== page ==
Israel, Ignatius writes, ties Turkish intelligence chief Hakan Fidan to the Iranian intelligence. Despite that, Israel’s ally the US continued dealing with Fidan on sensitive matters and Washington did not protest the Turkish action directly to Ankara.
Fidan, who is a key adviser to Erdogan, has “rattled” key allies in the past by revealing sensitive information collected by Israel and the US to Iran, according to Ignatius.
The decision to reveal the identities of the spies was personally approved by Turkish Prime Minister Recep Tayyip Erdogan, according to Ignatius. The columnist speculated that the premier’s move may explain Prime Minister Binyamin Netanyahu’s initial refusal to apologize to Erdogan, who has made it a point to assume a more adversarial position toward Israel, in hopes of boosting Turkey’s regional standing, over the deaths of Turkish civilians on the Mavi Marmara.
Ignatius cited assessments by American intelligence officials who believe that the Mossad was taken by surprise considering that the Israeli spy agency had to that point enjoyed a 50-year working relationship with Turkey.


From: Dunggate10/17/13 12:01 PM 
To: All  (15 of 4410) 
 9959.15 in reply to 9959.14 

"Behold, I have given him for a witness to the peoples, a prince and commander to the peoples. (Isaiah 55:4)
Republican Joshua Wander, who currently lives in Ramat Beit Shemesh, Israel, is running for mayor of Pittsburgh (Photo: Screenshot).
Joshua Wander, a 43-year-old father of six from the Ramat Beit Shemesh is running on the Republican ticket for Mayor of Pittsburgh, Pennsylvania, according to the Jerusalem Post.
Wander, who recently moved to Israel to take a job as an independent security consultant said that he would be willing to terminate his current contract if he were to win the election, which will take place on November 5.
“I sort of fell into the position of being nominated,” Wander told The Jerusalem Post on Tuesday, explaining that because other potential Republican candidates dropped out at the last minute, he was essentially chosen by default.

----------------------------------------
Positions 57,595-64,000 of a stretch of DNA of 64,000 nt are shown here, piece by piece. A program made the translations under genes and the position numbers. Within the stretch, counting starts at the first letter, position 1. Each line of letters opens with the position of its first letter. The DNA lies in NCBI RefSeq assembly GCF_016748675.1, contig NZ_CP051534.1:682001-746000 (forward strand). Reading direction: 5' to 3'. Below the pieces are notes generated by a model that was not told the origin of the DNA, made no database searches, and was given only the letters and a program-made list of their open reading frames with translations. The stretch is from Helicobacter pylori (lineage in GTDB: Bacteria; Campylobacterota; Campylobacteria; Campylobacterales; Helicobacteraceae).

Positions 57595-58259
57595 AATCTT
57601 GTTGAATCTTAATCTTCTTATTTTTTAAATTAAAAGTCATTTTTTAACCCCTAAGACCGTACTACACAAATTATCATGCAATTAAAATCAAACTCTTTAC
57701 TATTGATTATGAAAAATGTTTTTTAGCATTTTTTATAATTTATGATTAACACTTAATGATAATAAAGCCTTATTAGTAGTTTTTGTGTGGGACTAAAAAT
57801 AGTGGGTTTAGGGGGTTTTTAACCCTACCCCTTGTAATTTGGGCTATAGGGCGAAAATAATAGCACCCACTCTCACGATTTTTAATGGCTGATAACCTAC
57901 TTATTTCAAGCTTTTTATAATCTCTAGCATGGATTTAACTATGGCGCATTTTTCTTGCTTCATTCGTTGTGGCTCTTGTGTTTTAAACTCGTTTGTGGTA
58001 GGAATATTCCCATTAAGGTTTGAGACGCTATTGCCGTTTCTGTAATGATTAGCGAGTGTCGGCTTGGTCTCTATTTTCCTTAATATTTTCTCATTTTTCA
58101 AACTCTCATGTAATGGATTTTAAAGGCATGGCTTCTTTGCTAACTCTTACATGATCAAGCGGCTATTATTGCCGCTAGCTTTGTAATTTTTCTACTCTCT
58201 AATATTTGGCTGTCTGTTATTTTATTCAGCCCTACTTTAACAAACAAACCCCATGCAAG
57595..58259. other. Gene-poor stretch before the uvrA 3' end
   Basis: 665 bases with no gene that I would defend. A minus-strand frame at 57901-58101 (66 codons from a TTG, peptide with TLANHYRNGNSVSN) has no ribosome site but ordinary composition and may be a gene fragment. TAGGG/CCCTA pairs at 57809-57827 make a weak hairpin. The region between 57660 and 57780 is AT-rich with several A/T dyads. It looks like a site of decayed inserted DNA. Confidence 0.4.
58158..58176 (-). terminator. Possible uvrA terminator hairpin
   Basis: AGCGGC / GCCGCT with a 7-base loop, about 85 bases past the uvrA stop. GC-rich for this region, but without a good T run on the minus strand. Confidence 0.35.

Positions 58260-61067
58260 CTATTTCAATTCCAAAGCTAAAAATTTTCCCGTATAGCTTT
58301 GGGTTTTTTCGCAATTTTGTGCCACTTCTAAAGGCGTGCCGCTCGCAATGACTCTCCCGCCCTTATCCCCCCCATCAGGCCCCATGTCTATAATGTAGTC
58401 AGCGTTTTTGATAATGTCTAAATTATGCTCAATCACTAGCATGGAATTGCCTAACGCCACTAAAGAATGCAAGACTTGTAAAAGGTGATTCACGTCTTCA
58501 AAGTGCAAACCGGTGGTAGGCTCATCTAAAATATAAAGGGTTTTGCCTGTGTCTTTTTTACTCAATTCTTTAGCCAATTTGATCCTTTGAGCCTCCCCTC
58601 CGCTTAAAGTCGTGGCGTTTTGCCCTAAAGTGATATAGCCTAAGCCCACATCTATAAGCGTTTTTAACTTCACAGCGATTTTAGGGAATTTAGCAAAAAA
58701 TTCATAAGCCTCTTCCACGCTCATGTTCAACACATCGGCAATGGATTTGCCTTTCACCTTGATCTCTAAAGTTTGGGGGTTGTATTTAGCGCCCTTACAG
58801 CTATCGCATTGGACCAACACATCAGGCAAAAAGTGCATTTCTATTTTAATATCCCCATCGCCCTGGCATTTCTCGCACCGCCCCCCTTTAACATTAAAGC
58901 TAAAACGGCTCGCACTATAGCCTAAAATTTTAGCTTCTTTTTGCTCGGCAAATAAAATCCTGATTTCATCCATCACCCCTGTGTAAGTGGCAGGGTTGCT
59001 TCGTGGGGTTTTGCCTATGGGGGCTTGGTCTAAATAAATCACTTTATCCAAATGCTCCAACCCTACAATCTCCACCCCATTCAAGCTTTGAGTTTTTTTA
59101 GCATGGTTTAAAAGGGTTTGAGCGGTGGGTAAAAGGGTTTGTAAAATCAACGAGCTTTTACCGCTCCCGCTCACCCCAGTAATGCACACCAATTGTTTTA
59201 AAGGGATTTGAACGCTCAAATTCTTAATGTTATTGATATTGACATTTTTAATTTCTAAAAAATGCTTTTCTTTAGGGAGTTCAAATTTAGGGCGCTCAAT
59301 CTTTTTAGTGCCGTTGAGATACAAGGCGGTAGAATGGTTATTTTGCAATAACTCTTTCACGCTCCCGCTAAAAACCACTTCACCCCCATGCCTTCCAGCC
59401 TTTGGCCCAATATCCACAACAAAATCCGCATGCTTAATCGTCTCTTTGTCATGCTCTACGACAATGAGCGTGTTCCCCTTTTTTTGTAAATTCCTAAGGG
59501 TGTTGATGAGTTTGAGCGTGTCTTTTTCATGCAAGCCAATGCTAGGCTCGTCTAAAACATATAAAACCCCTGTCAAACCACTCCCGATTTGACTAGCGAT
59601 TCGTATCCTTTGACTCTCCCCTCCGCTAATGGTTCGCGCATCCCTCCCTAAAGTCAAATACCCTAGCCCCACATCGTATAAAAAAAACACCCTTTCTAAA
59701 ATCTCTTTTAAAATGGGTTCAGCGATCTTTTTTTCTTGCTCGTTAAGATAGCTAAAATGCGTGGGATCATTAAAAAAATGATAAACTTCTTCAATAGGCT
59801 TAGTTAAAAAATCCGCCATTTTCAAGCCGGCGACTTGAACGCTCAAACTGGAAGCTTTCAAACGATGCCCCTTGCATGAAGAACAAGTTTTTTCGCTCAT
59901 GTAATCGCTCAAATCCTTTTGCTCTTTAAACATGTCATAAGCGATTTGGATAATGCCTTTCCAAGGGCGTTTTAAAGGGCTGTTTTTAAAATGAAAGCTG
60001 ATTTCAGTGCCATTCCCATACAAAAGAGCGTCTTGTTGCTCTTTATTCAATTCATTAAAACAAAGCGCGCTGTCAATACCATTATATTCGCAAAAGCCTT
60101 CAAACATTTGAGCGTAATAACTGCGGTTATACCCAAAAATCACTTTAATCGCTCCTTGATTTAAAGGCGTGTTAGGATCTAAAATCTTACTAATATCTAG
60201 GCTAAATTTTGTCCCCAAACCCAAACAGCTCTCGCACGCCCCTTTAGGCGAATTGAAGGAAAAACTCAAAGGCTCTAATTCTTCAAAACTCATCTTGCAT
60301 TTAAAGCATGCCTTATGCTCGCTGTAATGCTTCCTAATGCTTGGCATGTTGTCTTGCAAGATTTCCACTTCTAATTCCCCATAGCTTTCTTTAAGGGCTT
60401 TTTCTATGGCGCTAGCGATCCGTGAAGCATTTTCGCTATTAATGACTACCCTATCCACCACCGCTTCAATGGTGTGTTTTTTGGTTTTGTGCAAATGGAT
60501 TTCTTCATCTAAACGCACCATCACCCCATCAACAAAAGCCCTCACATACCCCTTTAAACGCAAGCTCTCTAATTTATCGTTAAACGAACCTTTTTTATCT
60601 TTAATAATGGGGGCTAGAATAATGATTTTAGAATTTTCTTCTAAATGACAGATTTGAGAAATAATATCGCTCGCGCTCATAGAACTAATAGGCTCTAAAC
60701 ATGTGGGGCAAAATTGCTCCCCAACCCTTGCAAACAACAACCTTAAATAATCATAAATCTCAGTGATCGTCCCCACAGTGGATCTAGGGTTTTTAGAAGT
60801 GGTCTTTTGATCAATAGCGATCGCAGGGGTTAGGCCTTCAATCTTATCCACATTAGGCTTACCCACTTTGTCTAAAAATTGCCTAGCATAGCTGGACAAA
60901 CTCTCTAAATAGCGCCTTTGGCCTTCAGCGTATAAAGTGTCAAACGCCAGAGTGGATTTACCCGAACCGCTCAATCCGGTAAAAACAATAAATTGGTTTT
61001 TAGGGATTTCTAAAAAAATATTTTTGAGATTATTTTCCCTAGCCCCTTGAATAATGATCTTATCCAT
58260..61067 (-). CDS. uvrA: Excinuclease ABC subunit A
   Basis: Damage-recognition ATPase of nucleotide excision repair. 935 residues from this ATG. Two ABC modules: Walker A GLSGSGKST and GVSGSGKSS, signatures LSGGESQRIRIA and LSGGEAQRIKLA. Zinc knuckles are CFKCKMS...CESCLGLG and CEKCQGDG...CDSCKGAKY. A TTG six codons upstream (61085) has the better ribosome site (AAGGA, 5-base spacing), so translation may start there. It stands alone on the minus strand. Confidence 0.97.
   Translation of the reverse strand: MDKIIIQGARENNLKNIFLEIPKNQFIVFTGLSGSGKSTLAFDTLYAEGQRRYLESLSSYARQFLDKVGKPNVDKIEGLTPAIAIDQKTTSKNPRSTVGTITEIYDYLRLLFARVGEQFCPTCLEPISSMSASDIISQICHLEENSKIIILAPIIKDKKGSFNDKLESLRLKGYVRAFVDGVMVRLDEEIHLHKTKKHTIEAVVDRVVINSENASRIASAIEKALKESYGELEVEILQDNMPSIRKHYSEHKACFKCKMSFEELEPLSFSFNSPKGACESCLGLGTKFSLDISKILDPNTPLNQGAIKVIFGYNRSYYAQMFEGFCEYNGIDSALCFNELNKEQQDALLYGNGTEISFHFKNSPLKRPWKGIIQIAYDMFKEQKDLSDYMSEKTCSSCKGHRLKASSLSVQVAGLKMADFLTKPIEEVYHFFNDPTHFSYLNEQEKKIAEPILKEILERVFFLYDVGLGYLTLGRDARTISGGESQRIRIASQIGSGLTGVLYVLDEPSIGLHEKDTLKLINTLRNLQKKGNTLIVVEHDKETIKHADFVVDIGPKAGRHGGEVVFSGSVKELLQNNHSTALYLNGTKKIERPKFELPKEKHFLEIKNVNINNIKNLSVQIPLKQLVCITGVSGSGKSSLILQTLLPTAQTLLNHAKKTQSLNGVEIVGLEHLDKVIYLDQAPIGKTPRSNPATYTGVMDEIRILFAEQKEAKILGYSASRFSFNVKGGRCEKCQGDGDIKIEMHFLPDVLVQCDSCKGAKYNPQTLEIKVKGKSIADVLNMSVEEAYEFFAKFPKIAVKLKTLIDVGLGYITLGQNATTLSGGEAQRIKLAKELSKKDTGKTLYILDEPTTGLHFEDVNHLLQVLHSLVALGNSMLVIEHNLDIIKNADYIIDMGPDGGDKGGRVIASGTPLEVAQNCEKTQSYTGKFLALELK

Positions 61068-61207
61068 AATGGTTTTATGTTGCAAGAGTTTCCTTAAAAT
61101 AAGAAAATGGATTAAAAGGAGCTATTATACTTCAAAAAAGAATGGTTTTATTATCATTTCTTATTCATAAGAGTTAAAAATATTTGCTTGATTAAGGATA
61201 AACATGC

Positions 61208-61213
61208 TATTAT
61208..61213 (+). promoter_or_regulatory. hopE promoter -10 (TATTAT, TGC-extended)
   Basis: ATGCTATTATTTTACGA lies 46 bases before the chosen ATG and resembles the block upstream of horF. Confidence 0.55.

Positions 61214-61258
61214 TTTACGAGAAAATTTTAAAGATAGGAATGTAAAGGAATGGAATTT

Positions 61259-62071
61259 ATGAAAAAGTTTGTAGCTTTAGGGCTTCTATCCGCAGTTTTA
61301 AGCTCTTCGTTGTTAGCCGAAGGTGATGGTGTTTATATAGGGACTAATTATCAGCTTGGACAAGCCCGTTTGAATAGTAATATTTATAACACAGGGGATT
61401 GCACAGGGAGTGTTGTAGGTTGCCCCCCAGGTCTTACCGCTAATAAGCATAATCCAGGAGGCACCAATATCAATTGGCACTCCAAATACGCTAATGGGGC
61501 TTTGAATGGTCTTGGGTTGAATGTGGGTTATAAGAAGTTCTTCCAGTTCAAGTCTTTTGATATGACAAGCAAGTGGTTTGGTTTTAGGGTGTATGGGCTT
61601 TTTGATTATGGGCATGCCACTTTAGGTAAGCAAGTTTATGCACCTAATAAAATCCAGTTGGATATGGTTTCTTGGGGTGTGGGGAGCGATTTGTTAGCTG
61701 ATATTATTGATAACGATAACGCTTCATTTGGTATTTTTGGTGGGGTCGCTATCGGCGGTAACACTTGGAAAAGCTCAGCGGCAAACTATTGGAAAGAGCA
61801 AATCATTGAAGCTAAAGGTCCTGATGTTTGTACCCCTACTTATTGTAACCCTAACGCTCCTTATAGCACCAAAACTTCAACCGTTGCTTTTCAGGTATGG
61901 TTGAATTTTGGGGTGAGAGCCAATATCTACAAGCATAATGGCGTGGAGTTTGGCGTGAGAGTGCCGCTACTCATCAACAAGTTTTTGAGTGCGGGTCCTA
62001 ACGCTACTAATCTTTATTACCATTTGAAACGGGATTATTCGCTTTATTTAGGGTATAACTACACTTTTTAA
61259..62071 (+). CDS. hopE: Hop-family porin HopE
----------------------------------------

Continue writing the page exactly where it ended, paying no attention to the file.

According to local news station WPXI, Wander’s absence from a candidate’s forum on Monday led Bill Peduto, the Democrat running for the office, to quip: “I don’t think we’re going to be having any debates, but that’s OK.”
Wander has stated that he intends to return for debates, and the local Republican chairman told the Pittsburgh Post Gazette that the “peripatetic candidate,” as the paper has dubbed Wander, “hasn’t been gone that long” and that “he’ll be back.”
According to experts, Wander’s odds of winning is not high and his absence will not improve his chances.
Pittsburgh has not elected a Republican mayor since 1934. Wander says he is running to give residents an alternative.
“It’s not a matter of if I win or lose,” he told the Post. “I already won the election by virtue of the fact that I am giving the electorate the other option that they wouldn’t have otherwise.”
He added that despite having sold his house prior to coming to Israel, he was here only for work and has maintained a residence in Pittsburgh in case he is elected.
“I did sell my house there.
That was a question of the market being very profitable at the time. It was a good time to sell. It had nothing to do with our subsequent move,” Wander stated.
He couldn’t be “too explicit” about his work here, he said, but was willing to say that “it is understood that as soon as I win as mayor of the city of Pittsburgh I will cancel my contract” and go back.
“I have a family with six children and I have to support them, and especially considering the history of the Republican party [in Pittsburgh], I can’t quit my day job and decide I’m just going to run full time,” he added.
Wander originally came to Israel as a student in 1987, and subsequently served in the IDF and got married before returning to the US to further his education at a local university. During his time in Israel, he says he became an activist with the anti-Oslo Accords Zo Artzeinu movement, worked as an advisor to the Moledet Knesset faction and even spent time as an editor at JPost.com.


From: Dunggate10/17/13 12:02 PM 
To: All  (16 of 4410) 
 9959.16 in reply to 9959.15 
"Hear counsel, and receive instruction, that thou mayest be wise in thy latter end. (Proverbs 19:20)

Prime Minister Netanyahu is set to meet with Pope Francis for the first time since his ordination when he travels to Rome next week. (Photo: Kobi Gideon/GPO/Flash90)
Israeli Prime Minister Benjamin Netanyahu is scheduled to travel to Rome next week, where he is set to meet with Pope Francis for the first time, according to the Jerusalem Post. Netanyahu will meet with US Secretary of State John Kerry there as well his office announced Wednesday.
The prime minister is expected to meet with Kerry on October 23 and discuss Iran and the ongoing peace talks.
President Shimon Peres met with the pope in April, and Knesset Speaker Yuli Edelstein spoke with him at the Vatican last week
While there has been much conversation as to when the pope will visit Israel, no official date has been set as of yet. During his meeting with Edelstein, the pope said, “I will come, yes I’ll come,” in response to the Knesset speaker’s